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December 9, 2006

Y Tu Mama

I saw Pan's Labyrinth for a second time yesterday, and enjoyed it even more. I'm determined to have my Guillermo Del Toro piece done sometime next week, but in the meantime, let me direct you to a source I'll certainly be referencing: Harry Tuttle's three-part vivisection of the film and its symbolism.

I also saw Almodovar's Volver, which isn't necessarily as strong as his last two or three masterpieces but certainly provides the sort of exuberant comfort that even his weakest films manage to provide. Both film, interestingly (and perhaps, as I'll get to momentarily, not coincidentally), have extremely prevalent maternal throughlines. Almodovar's is obvious, of course - the film is about a mother returning (as per the title) from the grave to put things right with her daughter, who has a child of her own. In the press notes, the director lists all the personal returns it signifies to him: to comedy, to his actresses, to his hometown of La Mancha, and ultimately

I have come back to maternity, as the origin of life and ficition. And naturally, I have come back to my mother.

Del Toro's is darker, more troublesome, less literal but no less evident: young Ofelia climbing through the yawning labial roots of a cursed tree, or the red ink that paints itself in bloody uterine splashes within the pages of her magical storybook. Such imagery corellates with - and expands upon - Ofelia's relationship with her own mother, who spends most of the film ailing from a difficult pregnancy. It's a very deliberate visual strategy; in a fantastic Q&A with The Guardian (which I'm also saving for future reference), Del Toro noted that "The idea is that this girl's idea of heaven, ultimately, is to go back into her mother's belly."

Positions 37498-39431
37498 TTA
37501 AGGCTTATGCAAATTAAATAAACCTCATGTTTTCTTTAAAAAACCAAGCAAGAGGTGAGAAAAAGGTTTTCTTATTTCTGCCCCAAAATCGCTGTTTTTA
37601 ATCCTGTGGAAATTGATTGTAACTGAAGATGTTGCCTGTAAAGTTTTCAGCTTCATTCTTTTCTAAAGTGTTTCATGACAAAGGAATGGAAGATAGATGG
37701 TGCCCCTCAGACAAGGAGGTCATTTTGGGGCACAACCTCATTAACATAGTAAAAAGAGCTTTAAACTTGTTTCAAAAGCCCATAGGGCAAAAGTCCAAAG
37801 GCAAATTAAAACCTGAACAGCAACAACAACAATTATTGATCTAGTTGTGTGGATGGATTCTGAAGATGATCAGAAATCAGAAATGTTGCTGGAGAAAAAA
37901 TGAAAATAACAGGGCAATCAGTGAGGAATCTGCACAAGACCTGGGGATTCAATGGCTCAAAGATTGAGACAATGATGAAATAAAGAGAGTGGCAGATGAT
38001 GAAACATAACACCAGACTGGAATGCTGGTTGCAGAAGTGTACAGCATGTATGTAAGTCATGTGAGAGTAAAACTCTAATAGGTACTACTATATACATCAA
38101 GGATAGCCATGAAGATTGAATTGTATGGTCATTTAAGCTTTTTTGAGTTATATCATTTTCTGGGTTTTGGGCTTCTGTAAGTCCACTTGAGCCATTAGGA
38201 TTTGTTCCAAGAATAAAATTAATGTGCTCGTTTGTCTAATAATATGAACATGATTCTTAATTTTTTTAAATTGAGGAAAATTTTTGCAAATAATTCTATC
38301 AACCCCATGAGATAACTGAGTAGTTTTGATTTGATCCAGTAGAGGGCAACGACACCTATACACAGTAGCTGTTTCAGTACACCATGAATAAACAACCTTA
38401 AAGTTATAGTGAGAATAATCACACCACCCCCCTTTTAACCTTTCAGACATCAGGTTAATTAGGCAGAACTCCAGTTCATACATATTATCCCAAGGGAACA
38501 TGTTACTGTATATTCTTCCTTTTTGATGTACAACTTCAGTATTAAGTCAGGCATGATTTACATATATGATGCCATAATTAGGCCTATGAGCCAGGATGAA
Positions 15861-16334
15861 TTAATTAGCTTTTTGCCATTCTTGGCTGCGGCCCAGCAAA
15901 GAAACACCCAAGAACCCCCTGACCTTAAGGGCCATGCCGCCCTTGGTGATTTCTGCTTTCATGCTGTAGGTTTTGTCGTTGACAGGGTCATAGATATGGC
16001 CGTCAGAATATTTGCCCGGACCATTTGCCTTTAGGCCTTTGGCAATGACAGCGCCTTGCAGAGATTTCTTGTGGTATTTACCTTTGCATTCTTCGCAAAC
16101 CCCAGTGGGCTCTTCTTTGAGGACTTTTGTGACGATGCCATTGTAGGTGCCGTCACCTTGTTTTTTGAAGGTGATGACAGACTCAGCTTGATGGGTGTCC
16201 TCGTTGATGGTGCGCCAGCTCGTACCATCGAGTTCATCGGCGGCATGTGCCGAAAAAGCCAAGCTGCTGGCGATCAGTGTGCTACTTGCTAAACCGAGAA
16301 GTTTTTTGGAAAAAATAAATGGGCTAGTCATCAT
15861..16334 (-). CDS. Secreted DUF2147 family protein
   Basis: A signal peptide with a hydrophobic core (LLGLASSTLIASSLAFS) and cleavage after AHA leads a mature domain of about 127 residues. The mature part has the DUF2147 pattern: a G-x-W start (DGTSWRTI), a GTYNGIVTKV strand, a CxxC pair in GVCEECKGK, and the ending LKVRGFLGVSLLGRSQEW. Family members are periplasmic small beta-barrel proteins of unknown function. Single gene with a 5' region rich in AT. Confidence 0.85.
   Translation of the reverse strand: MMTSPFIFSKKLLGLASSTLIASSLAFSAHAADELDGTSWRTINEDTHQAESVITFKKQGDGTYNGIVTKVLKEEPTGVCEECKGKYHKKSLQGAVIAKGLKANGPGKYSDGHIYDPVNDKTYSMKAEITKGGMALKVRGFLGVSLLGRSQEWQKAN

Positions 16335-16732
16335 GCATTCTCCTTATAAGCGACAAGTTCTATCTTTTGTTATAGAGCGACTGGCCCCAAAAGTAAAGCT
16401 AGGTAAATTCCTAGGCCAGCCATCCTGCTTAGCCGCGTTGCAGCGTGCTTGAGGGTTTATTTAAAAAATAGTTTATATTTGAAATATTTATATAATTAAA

Del Toro never loves his female characters more than when they're being maternal; from the little girl taking care of her grandfather in Cronos to Mira Sorvino radiantly waiting for her pregnancy test results in Mimic. Almodovar has never not loved his female characters - more often than not his films are an overt celebration of femininity - but being a gay filmmaker, his lens generally perceives (and adores) women not as objects of desire, but nurturers. The tie that binds, in this case, might be another influence that both filmmakers have attributed a great deal to: their Catholic upbringing, and all the Marian adoration implicit to it (I wrote a little about this earlier in the year, in reference to Abel Ferrara).

Pan's Labyrinth and Volver - what an excellent double-feature for Christmas day! It's certainly a far better holiday option than, say, The Holiday. Which I've also seen. Yeah, yeah, I knew what I was getting myself into. I'm a sucker.

Posted by David Lowery at December 9, 2006 3:40 PM


Thanks for the plug David. :)
Very nice post on this double feature.

I hesitated to mention the sexualized design of the tree and the tunnel, but you're definitely right. I didn't know Del Toro admitted it was his intention to design the fantasyworld after a maternal womb. That's very interesting. Thanks for the link to this Q&A.
Will you write more on it? I'm looking forward to your piece!

Posted by: HarryTuttle at December 10, 2006 1:10 PM

What shall I ask del Toro for you, David? We're talking on Thursday.

Posted by: Maya at December 13, 2006 3:13 AM

Hmmm....let me think of a good one, and I'll e-mail it to you tonight! I'm jealous.

Posted by: Ghostboy at December 13, 2006 4:27 PM